Hand Therapy for Rheumatoid Arthritis
Certified Hand Therapist Cindy Glaenzer helps patients with rheumatoid arthritis improve hand function.
What is rheumatoid arthritis?
Rheumatoid arthritis is a systemic disease, and it attacks joints. It's autoimmune, which is why they can use the biologics for treatment. In the hand especially, rheumatoid arthritis destroys the big knuckles, the MP joints. The extensor tendons slide off to the side, and they get bad on their deviation of their fingers. They also have that same destruction on their wrist joint, so the wrist is going one way and the fingers are going the other way. It makes it very difficult to function. A lot of people can't extend their fingers at all, which doesn't really allow you to grasp many things and doesn't give you much strength.
What's the difference between rheumatoid arthritis and osteoarthritis?
Osteoarthritis is a wear-and-tear arthritis. If you were a gymnast and have arthritis in your back from all the flexibility things that you did 20 or 30 years ago, now when you're trying to do something, you might have some more stiffness because you did wear-and-tear activities to that specific joint. Knees are a big one. Hips are a big one too.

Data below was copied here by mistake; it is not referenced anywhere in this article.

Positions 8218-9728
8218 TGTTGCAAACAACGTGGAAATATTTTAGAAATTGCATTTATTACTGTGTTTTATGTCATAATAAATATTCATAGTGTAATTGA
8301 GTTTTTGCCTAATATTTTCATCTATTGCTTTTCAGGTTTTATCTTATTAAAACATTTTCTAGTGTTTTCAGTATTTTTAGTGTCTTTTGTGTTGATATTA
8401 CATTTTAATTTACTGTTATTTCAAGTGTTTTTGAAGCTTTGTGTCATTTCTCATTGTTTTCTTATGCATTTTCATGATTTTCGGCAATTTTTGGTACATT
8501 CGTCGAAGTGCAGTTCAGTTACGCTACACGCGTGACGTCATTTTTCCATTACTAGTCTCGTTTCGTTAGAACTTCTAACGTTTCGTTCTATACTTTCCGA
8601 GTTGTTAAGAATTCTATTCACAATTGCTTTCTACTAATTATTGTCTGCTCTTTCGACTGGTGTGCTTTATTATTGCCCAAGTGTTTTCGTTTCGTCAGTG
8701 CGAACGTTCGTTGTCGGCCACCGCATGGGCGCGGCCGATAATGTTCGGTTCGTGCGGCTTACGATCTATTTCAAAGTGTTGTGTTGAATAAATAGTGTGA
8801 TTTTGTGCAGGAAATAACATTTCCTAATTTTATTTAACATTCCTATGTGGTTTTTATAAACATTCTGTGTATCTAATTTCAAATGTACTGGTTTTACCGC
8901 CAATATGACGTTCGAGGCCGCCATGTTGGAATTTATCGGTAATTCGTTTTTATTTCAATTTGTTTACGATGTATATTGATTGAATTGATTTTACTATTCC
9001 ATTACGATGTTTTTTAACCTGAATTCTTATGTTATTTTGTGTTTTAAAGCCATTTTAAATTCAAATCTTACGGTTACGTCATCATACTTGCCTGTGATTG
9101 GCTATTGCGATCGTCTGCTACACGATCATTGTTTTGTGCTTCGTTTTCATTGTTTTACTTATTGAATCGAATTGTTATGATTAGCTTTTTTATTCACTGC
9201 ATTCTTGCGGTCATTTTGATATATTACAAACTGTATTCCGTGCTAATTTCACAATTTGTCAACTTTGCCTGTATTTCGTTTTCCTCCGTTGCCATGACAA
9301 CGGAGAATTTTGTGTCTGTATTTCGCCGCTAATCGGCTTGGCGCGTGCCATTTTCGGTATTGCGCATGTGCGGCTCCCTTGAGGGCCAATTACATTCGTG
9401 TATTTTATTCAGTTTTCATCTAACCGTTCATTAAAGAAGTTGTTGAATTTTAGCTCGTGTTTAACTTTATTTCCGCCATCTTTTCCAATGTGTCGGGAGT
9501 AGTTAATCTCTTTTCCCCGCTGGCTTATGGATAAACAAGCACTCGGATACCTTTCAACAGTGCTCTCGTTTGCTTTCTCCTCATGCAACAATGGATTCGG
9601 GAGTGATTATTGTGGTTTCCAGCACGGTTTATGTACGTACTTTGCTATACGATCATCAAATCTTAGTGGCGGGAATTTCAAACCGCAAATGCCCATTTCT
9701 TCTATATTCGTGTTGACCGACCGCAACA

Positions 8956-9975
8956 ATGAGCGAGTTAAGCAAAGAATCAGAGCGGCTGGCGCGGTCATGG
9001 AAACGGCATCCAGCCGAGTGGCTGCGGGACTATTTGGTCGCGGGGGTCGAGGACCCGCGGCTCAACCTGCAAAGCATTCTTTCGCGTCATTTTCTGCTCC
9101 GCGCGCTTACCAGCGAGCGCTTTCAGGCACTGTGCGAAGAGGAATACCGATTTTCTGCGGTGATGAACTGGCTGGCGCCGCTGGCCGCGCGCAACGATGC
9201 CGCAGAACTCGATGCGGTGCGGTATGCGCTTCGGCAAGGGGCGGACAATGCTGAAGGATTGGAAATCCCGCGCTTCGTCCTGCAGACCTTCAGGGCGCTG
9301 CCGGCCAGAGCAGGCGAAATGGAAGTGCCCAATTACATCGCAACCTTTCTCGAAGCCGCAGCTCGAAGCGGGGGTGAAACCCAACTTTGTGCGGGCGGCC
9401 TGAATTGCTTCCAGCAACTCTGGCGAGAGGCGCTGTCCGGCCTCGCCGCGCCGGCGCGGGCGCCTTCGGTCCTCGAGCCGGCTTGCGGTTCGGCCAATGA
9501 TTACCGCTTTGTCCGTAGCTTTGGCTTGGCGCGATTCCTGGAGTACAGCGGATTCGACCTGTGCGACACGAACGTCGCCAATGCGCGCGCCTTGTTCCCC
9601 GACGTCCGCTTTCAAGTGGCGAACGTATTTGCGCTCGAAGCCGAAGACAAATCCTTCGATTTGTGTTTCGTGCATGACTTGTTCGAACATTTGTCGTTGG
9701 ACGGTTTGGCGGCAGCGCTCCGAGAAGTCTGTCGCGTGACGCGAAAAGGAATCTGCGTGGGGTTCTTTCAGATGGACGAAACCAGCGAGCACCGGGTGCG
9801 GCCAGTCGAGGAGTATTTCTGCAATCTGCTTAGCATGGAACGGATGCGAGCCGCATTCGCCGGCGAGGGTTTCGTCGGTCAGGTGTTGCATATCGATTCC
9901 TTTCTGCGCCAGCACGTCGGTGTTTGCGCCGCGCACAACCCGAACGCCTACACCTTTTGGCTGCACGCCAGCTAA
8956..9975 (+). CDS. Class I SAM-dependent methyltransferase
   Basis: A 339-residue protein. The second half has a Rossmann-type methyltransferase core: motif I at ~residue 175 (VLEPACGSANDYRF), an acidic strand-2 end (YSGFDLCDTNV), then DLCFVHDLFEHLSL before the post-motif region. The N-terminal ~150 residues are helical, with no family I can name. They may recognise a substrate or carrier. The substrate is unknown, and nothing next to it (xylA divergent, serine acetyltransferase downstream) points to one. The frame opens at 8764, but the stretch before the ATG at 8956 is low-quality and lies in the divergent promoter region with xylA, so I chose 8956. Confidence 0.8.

How have treatments have changed?
When I first started in hand therapy, they were doing joint replacements on all of the knuckles on rheumatoid arthritis patients. Now with the invention of the biologic medicines, they've stopped and arrested that disease much sooner so people don't progress on to the terrible deformities that they once had. Plus it's also gotten much better as far as the surgical techniques. The joints and the bones are stabilized so much better and so much quicker that we can minimize the amount of time that we spend with people, which is better for them and better for the economy as far as healthcare dollars being spent. We get to see more people because we are treating them quicker. There's much less pain involved and much more stable joints, and they can get back to what they need to do quicker.